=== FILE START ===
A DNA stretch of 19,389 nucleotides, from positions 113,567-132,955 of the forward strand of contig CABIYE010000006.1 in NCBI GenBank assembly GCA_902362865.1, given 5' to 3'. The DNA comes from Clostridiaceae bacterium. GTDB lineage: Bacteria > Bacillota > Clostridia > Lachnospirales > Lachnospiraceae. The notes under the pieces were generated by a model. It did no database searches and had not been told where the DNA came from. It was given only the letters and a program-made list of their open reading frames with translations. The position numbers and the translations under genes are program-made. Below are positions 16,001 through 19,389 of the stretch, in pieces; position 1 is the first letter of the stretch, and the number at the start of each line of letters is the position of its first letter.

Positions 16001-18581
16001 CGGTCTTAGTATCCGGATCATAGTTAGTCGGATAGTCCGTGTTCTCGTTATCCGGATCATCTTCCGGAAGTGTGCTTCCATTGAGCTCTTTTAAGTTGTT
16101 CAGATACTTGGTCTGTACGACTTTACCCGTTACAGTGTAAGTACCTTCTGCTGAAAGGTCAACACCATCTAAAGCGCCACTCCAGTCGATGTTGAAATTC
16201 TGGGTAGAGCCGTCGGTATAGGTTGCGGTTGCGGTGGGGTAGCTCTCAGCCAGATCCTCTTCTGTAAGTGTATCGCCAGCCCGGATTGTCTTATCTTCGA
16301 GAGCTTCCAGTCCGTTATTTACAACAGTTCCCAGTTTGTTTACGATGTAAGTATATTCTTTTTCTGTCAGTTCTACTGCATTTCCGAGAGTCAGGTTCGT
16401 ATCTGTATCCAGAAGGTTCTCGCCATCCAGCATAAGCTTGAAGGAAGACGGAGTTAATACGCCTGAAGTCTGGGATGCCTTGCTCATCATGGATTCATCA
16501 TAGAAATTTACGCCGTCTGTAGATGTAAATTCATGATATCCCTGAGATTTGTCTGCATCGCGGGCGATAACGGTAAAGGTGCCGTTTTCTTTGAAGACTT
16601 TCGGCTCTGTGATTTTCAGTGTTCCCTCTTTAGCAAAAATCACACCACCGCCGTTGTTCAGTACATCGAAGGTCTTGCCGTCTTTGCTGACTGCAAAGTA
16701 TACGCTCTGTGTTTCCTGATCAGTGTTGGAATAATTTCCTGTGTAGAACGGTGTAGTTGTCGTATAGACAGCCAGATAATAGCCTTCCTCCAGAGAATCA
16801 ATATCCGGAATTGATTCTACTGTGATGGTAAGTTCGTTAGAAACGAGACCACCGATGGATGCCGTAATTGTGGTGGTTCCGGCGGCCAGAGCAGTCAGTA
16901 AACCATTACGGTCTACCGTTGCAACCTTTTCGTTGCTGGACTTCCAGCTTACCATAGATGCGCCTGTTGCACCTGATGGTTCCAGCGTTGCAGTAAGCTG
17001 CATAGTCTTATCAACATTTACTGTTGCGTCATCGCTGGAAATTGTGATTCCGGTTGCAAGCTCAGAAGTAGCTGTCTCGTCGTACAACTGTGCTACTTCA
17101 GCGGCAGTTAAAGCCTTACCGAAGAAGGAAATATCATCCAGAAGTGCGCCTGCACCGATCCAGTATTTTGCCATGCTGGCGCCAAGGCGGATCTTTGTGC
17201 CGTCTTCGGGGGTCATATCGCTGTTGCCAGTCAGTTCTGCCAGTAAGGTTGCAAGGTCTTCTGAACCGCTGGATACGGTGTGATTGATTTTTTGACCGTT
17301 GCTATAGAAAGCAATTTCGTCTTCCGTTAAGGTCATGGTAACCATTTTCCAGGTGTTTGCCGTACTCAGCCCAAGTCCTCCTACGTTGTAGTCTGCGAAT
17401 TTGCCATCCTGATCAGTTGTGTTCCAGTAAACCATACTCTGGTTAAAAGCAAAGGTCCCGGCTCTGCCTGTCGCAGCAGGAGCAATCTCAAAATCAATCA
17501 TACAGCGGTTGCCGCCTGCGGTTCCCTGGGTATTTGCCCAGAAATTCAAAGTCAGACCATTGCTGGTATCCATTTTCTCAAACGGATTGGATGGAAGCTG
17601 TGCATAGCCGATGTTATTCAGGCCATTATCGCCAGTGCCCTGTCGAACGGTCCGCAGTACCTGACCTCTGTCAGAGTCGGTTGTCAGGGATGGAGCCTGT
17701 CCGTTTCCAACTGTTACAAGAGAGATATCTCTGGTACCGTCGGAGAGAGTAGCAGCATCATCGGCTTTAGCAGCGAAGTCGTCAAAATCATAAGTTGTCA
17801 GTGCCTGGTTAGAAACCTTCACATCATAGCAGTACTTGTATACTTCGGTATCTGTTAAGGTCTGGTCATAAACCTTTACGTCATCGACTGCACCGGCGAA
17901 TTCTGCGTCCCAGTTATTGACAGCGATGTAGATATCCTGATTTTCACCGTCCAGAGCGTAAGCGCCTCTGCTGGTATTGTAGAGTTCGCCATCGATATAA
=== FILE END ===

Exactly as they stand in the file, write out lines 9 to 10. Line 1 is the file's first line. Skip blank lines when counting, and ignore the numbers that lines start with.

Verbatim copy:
16601 TCGGCTCTGTGATTTTCAGTGTTCCCTCTTTAGCAAAAATCACACCACCGCCGTTGTTCAGTACATCGAAGGTCTTGCCGTCTTTGCTGACTGCAAAGTA
16701 TACGCTCTGTGTTTCCTGATCAGTGTTGGAATAATTTCCTGTGTAGAACGGTGTAGTTGTCGTATAGACAGCCAGATAATAGCCTTCCTCCAGAGAATCA